ominous

[om-uh-nuhs]
adjective
1.
portending evil or harm; foreboding; threatening; inauspicious: an ominous bank of dark clouds.
2.
indicating the nature of a future event, for good or evil; having the significance of an omen; being a portent: Some of these events were immediately ominous, while others only later revealed themselves as such.

Origin:
1580–90; < Latin ōminōsus portentous, equivalent to ōmin- (stem of ōmen) omen + -ōsus -ous

ominously, adverb
ominousness, noun
unominous, adjective
unominously, adverb
unominousness, noun


Ominous, portentous, threatening, menacing, fateful are adjectives describing that which forebodes a serious, significant, and often harmful outcome. Ominous derived from omen “a predictor of outcomes,” usually suggests evil or damaging eventualities: ominous storm clouds; an ominous silence. Portentous although it may suggest evil results, often stresses a momentous or very important outcome: a portentous moment in history; a portentous escalation of hostilities. Threatening may suggest calamity or great harm but sometimes mere unpleasantness: a threatening rumble from the volcano; A threatening look from his brother caused him to quickly change the subject. Menacing always suggests serious damage as an outcome: a disease menacing the entire population; He advanced with a menacing swagger. Fateful most often stresses the great or decisive importance of what it describes: a fateful encounter between two future leaders; a fateful day that changed our world.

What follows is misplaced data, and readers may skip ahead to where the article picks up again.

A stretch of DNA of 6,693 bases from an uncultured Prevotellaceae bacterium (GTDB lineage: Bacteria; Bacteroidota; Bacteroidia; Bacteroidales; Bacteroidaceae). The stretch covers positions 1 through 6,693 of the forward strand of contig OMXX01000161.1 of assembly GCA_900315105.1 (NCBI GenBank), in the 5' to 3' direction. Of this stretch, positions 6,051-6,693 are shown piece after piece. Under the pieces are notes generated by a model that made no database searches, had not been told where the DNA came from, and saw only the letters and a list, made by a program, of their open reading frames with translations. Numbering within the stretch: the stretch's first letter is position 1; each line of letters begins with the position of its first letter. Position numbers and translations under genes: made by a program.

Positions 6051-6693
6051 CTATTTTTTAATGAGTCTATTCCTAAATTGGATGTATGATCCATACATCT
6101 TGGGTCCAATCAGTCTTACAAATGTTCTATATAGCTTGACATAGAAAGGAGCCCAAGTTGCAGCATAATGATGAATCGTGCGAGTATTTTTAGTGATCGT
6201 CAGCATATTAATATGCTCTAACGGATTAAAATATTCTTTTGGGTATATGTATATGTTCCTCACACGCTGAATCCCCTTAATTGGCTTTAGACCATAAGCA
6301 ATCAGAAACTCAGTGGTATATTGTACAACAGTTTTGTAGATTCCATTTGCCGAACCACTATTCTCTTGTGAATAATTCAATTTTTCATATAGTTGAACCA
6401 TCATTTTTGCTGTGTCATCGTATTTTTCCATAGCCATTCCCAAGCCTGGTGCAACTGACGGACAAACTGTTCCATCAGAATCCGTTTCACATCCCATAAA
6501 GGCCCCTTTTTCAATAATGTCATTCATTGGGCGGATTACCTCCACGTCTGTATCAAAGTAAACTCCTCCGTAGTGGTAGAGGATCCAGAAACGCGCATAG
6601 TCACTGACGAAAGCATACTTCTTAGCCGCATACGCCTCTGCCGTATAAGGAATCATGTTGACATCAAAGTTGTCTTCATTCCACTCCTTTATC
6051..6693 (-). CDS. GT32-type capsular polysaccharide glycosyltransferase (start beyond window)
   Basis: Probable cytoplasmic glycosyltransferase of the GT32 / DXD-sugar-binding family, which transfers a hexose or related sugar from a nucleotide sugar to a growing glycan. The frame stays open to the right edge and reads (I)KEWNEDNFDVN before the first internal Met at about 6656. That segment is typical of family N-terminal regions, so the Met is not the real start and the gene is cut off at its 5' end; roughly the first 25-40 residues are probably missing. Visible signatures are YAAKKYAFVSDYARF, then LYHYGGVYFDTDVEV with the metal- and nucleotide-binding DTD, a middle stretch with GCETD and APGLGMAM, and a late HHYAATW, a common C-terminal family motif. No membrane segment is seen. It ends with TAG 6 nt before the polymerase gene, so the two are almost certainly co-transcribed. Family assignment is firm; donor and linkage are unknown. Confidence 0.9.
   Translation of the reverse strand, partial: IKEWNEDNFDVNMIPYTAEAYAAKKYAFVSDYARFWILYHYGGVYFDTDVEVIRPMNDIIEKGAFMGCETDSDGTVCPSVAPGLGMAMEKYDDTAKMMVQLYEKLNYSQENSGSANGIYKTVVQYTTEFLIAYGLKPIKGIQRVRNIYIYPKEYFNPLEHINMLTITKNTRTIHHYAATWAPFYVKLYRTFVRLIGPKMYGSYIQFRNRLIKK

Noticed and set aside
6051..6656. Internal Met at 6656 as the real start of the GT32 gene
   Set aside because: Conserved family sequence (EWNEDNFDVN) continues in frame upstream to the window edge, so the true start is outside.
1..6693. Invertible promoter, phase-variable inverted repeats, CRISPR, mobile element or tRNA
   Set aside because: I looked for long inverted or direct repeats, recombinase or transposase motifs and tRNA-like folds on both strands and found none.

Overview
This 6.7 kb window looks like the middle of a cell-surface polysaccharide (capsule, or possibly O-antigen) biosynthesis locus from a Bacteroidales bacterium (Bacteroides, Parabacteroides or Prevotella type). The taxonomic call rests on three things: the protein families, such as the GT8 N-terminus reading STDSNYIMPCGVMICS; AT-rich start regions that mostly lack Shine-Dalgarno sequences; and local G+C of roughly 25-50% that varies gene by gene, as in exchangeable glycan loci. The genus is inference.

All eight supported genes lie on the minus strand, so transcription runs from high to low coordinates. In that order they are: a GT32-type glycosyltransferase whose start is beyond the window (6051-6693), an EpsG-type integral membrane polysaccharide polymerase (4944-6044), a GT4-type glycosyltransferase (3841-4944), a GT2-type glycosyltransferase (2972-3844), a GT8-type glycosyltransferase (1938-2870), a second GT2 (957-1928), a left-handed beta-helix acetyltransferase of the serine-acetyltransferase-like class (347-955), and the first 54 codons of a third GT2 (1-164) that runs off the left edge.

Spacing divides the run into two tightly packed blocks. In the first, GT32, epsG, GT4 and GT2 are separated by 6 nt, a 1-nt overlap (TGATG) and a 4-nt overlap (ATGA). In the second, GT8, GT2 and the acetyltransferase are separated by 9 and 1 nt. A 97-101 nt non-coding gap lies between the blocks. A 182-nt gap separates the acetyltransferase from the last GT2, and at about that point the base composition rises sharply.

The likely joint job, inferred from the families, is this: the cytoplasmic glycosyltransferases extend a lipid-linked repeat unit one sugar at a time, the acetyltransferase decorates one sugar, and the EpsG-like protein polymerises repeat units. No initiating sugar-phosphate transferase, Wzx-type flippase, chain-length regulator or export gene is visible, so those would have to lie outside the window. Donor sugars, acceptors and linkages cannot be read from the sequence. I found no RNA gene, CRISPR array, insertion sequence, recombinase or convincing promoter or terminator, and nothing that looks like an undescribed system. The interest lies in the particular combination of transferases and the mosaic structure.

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Based on the Random House Dictionary, © Random House, Inc. 2014.
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World English Dictionary
ominous (ˈɒmɪnəs)
 
adj
1.  foreboding evil
2.  serving as or having significance as an omen
 
[C16: from Latin ōminōsus, from omen]
 
'ominously
 
adv
 
'ominousness
 
n

Collins English Dictionary - Complete & Unabridged 10th Edition
2009 © William Collins Sons & Co. Ltd. 1979, 1986 © HarperCollins
Publishers 1998, 2000, 2003, 2005, 2006, 2007, 2009
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Etymonline
Word Origin & History

ominous
1580s, from L. ominosus "full of foreboding," from omen (gen. ominis) "foreboding" (see omen).

ominously
1590s, from ominous. In earliest use, "of good omen, auspicious;" meaning "of evil omen" first attested 1640s, in Milton.
Online Etymology Dictionary, © 2010 Douglas Harper
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Example sentences
The stingray's spine, or barb, can be ominously fashioned with serrated edges
  and a sharp point.
The bullet marks that appear so ominously in the wall seconds before the fatal
  volley are round.
His pulse was thready and fast, his belly distended, his bowel ominously silent.
Farther upstream there are dry docks, jutting out ominously into desert, where
  boats were once moored.
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